Thursday, October 15, 2015

Bill Condon on 'Beauty and the Beast' and the "high-wire act" of musicals

Although Mr. Holmes is getting ready for its home video release here in the states on November 10th, director Bill Condon continues to promote the film worldwide. In a new interview, the director talks about working with Ian McKellen on the film after 1998's Gods and Monsters and the draw of the Twilight series. He also discusses Beauty and the Beast, specifically why little, if anything, has been taken from the Broadway production and the secret to movie musicals.
As he moves from tackling Stephenie Meyer's hugely popular franchise to one of Disney's most beloved classics, Condon could certainly learn from that baptism of fire when he courageously decided to shoot Beauty and the Beast as a fully musical movie.

"What's interesting when I was watching Cinderella is that I kept waiting for [the characters] to sing," he says of Disney's recent live-action makeover, "because it was so beautifully mounted. They just all wanted to start [singing]. It's almost like the movie wanted that."

For his own film, Condon is looking to use the entire original score, plus three new songs by Alan Menken. While he hasn't taken much from the Broadway version ("it really didn't seem to help that much on what we're up to"), he has drawn from Jean Cocteau's 1946 version, "which I love".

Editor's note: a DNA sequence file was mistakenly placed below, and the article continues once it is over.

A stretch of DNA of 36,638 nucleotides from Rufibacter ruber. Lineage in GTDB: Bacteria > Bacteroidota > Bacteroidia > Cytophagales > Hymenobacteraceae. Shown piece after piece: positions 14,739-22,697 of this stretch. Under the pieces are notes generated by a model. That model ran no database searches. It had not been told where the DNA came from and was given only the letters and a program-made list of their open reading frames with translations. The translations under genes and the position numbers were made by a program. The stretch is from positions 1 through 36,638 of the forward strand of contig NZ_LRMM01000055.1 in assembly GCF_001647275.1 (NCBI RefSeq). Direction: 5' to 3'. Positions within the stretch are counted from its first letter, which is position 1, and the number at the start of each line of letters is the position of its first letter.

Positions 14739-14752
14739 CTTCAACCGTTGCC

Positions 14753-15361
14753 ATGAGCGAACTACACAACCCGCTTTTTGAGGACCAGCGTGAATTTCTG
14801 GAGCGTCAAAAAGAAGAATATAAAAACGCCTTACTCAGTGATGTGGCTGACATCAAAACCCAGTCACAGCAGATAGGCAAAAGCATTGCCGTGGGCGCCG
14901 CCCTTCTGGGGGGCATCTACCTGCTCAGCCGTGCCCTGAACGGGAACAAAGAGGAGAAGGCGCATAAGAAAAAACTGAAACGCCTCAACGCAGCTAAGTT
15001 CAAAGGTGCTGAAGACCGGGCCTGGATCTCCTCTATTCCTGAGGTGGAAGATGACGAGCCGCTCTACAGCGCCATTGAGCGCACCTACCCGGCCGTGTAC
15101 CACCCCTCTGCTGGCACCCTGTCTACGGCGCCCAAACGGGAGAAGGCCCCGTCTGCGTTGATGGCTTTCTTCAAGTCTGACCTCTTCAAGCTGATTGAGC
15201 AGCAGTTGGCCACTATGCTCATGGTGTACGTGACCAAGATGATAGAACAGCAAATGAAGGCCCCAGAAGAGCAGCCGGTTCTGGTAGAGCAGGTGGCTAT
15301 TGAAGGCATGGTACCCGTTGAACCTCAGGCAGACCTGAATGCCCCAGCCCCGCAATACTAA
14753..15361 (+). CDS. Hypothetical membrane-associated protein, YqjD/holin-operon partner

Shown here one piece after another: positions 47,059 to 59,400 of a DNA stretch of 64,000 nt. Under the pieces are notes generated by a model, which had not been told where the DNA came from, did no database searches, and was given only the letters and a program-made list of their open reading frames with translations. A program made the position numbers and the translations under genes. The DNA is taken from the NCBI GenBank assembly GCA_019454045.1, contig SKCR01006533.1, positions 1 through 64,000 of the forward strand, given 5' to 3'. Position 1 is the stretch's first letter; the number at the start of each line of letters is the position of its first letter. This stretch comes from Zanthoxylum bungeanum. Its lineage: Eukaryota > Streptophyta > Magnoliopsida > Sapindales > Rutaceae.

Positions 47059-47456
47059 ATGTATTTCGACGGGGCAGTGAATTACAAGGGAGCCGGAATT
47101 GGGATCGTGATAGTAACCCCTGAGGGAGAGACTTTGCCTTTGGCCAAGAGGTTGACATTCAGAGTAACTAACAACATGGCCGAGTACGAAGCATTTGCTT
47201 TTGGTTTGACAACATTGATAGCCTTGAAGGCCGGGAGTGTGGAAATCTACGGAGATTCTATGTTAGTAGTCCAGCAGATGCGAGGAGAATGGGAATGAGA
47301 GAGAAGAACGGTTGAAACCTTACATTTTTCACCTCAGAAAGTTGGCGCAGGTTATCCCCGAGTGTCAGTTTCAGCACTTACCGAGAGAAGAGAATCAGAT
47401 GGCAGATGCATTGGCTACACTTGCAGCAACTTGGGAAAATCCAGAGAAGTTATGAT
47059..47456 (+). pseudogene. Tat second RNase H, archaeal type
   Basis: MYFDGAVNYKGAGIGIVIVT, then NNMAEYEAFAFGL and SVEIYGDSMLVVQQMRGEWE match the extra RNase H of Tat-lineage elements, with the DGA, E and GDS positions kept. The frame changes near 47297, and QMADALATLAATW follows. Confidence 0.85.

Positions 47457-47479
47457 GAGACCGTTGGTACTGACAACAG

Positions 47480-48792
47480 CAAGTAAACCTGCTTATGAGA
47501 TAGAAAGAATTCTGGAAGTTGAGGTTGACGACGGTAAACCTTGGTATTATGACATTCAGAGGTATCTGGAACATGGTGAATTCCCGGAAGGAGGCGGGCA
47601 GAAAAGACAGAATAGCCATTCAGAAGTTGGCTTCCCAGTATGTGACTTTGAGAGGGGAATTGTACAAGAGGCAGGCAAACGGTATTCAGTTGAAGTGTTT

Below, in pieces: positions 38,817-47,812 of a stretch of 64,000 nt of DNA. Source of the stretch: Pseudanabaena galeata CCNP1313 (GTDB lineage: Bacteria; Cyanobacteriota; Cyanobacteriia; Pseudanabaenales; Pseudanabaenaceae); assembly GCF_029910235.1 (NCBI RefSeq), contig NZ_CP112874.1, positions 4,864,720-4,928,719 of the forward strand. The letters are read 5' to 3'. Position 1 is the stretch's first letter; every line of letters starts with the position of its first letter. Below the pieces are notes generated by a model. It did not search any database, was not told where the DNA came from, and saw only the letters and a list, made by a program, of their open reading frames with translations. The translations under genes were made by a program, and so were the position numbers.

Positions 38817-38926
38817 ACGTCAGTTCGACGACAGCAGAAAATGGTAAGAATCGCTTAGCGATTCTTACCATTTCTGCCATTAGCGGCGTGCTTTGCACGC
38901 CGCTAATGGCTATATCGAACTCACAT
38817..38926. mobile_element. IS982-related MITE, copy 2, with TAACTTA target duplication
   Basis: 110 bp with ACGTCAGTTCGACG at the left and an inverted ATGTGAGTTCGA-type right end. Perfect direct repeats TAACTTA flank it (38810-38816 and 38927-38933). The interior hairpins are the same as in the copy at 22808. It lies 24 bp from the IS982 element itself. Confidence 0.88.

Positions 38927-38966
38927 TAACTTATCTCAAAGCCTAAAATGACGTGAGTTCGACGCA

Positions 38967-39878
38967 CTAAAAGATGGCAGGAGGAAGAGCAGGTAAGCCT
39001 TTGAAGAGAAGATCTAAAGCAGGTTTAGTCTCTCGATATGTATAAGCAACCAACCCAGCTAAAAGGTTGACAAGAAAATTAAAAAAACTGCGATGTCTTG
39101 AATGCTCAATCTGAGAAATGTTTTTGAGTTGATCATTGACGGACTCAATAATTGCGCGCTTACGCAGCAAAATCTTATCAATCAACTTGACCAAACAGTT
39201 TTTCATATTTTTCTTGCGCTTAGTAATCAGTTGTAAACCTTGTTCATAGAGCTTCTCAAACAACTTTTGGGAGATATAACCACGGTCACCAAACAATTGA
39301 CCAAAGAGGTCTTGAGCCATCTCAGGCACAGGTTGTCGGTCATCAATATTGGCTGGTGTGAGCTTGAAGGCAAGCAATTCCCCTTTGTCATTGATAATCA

"I think in movies, the secret is that you can never stop," says Condon of his musicals. "You can never let a song just settle in; it's got to push the story forward. You have to be somewhere different at the end of a song than when you started."

He continues, "When it works - and it's hard to make them work - I feel like it's such a heightened state you can reach. It's really fascinating because it's a high-wire act."
Earlier in the interview, Condon also reveals he hopes to have his first cut of Beauty and the Beast completed by the end of the year.
But it's hard to neglect the elephant in Condon's room: he has just returned from a nine-month London shoot for the live-action musical movie Beauty and the Beast, which is based on the 1991 Disney animation and features Emma Watson as Belle and Downton Abbey's Dan Stevens as the Beast. The director hopes to finish the first cut by Christmas.
Read the entire interview here.

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